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pp. 49-60

This is what Pee Wee Reese said! when he learned that, on August 28, 1945, Jackie Robinson had signed a contract with Branch Rickey, which led him two years later to be the first black to play major league baseball. Reese, like most "white" people at the time, believed that "blacks" were athletically inferior to them. Sure, they could box, so...

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Part Two: Introduction

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pp. 61-64

In Part One, I have demonstrated the false assumptions on which race thinking is based. Yet race thinking has inhibited and undermined so- cial cooperation and harmony by assuming that some human groups, as defined by physical appearance, are intellectually inferior to others. Hence, so their reasoning goes, people in these groups have to be...

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7. Did We Evolve From Apes, and If So, from How Many?

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pp. 65-70

That is what the wife of the Bishop of Worcester exclaimed when her husband told her what Professor Huxley had said at the annual meeting of the British Association for the Advancement of Science, on that fateful Saturday, June 3D, 1860. The exchange occurred just seven months after the publication of Darwin's controversial but scholarly...

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8. Mirror, Mirror on the Wall, Who’s the Fittest of Us All?

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pp. 71-78

Then will the world enter upon a new stage of its history-the final competition of races for which the Anglo Saxon is being schooled ... This powerful race will move down upon Central and South America, out upon the islands of the sea, over upon Africa and beyond. And can any doubt that the result of this compe What Josiah Strong alluded to in the last sentence above was natural ...

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9. Adaptive or not Adaptive, That is the Question

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pp. 79-82

The question anthropologists of earlier generations never asked about what they called racial traits is a simple one: Are they adaptive or not adaptive? Not only have they assumed, and in some cases still assume, that racial traits exist, but they concluded that each trait had an adaptive value. What do scientists mean when they use the phrase...

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10. Why Different Skin Colors?

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pp. 83-90

It is yet to be demonstrated that the average Arab, for example, has too much skin pigmentation to thrive in Helsinki or too little for Dakar. Why does human skin color vary from very dark to very light? A clue to the answer for this question lies in the observation that, before the great era of human migration that followed the European voyages of...

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11. Why Different Shapes of Noses? Why So Much or So Little Hair on the Body or the Head?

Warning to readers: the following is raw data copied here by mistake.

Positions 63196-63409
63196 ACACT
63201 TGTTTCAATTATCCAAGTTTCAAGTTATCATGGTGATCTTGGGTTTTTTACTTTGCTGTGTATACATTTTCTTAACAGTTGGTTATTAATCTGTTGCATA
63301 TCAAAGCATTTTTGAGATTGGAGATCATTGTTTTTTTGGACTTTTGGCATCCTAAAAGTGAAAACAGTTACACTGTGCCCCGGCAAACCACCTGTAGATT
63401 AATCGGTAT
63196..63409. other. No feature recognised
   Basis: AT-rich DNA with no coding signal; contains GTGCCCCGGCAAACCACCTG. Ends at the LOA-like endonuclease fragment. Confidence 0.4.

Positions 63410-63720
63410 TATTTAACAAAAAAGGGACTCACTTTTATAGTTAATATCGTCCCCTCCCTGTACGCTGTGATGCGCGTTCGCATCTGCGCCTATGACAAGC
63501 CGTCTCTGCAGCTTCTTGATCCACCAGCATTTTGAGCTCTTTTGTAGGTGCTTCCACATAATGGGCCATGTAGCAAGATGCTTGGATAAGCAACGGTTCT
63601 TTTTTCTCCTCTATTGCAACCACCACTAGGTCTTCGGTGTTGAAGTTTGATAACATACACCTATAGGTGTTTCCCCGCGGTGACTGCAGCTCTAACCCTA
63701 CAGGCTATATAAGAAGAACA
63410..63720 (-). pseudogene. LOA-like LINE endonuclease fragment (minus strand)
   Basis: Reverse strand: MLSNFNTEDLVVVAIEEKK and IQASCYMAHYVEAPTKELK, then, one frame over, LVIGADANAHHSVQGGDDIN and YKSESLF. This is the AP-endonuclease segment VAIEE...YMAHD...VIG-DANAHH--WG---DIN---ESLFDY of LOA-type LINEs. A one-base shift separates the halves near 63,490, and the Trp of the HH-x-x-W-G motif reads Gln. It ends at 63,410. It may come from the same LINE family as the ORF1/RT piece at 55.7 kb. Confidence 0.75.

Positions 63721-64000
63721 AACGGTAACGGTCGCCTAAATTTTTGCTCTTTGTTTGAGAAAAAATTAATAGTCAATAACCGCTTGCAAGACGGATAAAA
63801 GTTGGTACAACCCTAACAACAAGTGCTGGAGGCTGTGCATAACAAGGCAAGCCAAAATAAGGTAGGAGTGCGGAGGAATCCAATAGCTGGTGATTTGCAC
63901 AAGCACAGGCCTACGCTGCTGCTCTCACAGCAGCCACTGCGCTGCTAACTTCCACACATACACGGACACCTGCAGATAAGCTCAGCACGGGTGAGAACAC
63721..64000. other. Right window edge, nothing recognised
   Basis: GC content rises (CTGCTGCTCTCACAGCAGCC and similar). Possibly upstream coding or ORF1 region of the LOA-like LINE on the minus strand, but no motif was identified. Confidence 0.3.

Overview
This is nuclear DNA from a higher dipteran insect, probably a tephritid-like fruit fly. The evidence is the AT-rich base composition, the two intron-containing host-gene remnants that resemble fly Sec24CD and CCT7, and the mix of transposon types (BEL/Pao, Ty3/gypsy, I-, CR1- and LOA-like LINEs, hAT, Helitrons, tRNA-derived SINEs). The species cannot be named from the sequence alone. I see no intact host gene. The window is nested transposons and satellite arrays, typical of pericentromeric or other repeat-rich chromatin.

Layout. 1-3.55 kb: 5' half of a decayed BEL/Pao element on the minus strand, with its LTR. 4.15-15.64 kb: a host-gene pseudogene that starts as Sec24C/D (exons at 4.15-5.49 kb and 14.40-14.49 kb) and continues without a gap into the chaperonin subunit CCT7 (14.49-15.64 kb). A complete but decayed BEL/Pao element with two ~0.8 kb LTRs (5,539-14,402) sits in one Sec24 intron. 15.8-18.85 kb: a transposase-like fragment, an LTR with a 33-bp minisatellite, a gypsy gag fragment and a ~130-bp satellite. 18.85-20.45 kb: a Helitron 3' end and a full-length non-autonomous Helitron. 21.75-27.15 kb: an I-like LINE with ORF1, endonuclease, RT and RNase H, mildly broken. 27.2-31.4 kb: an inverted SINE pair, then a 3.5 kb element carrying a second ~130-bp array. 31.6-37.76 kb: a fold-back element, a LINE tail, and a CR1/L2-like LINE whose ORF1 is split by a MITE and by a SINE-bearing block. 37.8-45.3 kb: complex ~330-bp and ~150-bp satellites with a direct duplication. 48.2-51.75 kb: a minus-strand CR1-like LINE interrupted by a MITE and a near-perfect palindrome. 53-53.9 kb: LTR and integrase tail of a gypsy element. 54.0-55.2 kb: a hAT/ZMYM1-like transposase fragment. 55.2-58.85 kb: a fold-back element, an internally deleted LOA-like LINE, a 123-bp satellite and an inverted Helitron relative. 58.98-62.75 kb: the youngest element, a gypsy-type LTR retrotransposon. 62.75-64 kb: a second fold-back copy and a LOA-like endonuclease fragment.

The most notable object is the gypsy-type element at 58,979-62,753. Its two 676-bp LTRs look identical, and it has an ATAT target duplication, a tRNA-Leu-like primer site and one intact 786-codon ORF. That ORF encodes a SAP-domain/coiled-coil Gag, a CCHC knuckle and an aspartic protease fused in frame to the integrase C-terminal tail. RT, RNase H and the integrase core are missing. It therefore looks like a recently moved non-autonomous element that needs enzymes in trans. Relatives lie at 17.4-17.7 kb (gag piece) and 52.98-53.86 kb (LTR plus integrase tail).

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pp. 91-96

One of my friends has a large, convex, highly bridged and curved nose. When he was a graduate student years ago, he visited a biochemical laboratory in Detroit. The man who was in charge of the laboratory was a Jew who seemed to have a stereotypic view of what Jews are supposed to look like, for at the end of the visit, pointing to his own...

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12. Why Different Color of Eye and Hair?

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pp. 97-102

That is what the priest-detective Father Dowling said to the resourceful Sister Steve in a recent episode of the television series The Father Dowling Mysteries. Though Father Dowling's deduction led him to find the murderer, it was not scientifically sound. The inheritance of eye color is far more complex than is generally assumed. However, we cannot blame Father Dowling or his script writers for repeating common folk wisdom, which has been taught for years, even...

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13. Race: Geneticists Led Astray

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pp. 103-110

We have seen that during the eighteenth, nineteenth, and early twentieth centuries,

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14. Race and IQ: A Pseudo-Problem

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pp. 111-124

A wrong assumption that leads science astray may only delay its progress. It may have no other consequence. This was the case of the phlogiston theory in chemistry or the case of the theory of spontaneous generation in biology. However, the assumption that human races exist not only led science astray for quite a while but also had very...

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15. Race and Disease: Another Pseudo-Problem

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pp. 125-132

We have seen in previous chapters that the assumption that human races exist has led science astray for quite a while. Unfortunately this assumption still persists unchallenged today in the field of medicine. While the physical differences among us, such as shape of nose and hair, are not important, our differences in susceptibility to diseases...

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16. How The U.S. Government Classifies Its Citizens: A Real Problem

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pp. 133-138

If scientists have for the most part abandoned the concept of race, the U.S. Government, like the public at large, has not. Today, the ques tion, what race do you belong to? is asked by all types of institutions in the United States, because the federal government wants to know if they are complying with the famous Article Nine, which deals with...